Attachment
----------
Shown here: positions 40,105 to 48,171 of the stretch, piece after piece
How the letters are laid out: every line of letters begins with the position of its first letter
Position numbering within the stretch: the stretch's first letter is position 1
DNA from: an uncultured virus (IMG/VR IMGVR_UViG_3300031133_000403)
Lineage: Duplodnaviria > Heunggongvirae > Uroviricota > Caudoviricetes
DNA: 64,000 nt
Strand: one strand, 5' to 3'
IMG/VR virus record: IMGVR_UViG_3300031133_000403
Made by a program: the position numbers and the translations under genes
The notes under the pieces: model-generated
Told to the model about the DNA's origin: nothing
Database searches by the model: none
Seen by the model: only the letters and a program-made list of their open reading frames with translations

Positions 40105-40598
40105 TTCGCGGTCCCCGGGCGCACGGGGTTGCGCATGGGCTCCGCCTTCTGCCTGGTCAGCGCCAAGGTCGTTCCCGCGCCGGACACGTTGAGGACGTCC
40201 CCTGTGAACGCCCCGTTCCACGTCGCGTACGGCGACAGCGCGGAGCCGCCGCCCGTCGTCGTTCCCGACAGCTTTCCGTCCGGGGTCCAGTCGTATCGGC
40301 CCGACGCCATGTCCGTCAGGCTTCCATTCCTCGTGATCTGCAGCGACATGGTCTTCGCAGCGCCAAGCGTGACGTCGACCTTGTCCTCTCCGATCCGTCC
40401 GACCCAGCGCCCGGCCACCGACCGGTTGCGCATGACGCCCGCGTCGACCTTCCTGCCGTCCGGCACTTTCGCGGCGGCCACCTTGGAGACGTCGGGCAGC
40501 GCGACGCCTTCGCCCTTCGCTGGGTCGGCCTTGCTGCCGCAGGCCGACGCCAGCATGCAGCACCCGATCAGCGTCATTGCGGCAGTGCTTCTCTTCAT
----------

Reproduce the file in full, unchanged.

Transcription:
Shown here: positions 40,105 to 48,171 of the stretch, piece after piece
How the letters are laid out: every line of letters begins with the position of its first letter
Position numbering within the stretch: the stretch's first letter is position 1
DNA from: an uncultured virus (IMG/VR IMGVR_UViG_3300031133_000403)
Lineage: Duplodnaviria > Heunggongvirae > Uroviricota > Caudoviricetes
DNA: 64,000 nt
Strand: one strand, 5' to 3'
IMG/VR virus record: IMGVR_UViG_3300031133_000403
Made by a program: the position numbers and the translations under genes
The notes under the pieces: model-generated
Told to the model about the DNA's origin: nothing
Database searches by the model: none
Seen by the model: only the letters and a program-made list of their open reading frames with translations

Positions 40105-40598
40105 TTCGCGGTCCCCGGGCGCACGGGGTTGCGCATGGGCTCCGCCTTCTGCCTGGTCAGCGCCAAGGTCGTTCCCGCGCCGGACACGTTGAGGACGTCC
40201 CCTGTGAACGCCCCGTTCCACGTCGCGTACGGCGACAGCGCGGAGCCGCCGCCCGTCGTCGTTCCCGACAGCTTTCCGTCCGGGGTCCAGTCGTATCGGC
40301 CCGACGCCATGTCCGTCAGGCTTCCATTCCTCGTGATCTGCAGCGACATGGTCTTCGCAGCGCCAAGCGTGACGTCGACCTTGTCCTCTCCGATCCGTCC
40401 GACCCAGCGCCCGGCCACCGACCGGTTGCGCATGACGCCCGCGTCGACCTTCCTGCCGTCCGGCACTTTCGCGGCGGCCACCTTGGAGACGTCGGGCAGC
40501 GCGACGCCTTCGCCCTTCGCTGGGTCGGCCTTGCTGCCGCAGGCCGACGCCAGCATGCAGCACCCGATCAGCGTCATTGCGGCAGTGCTTCTCTTCAT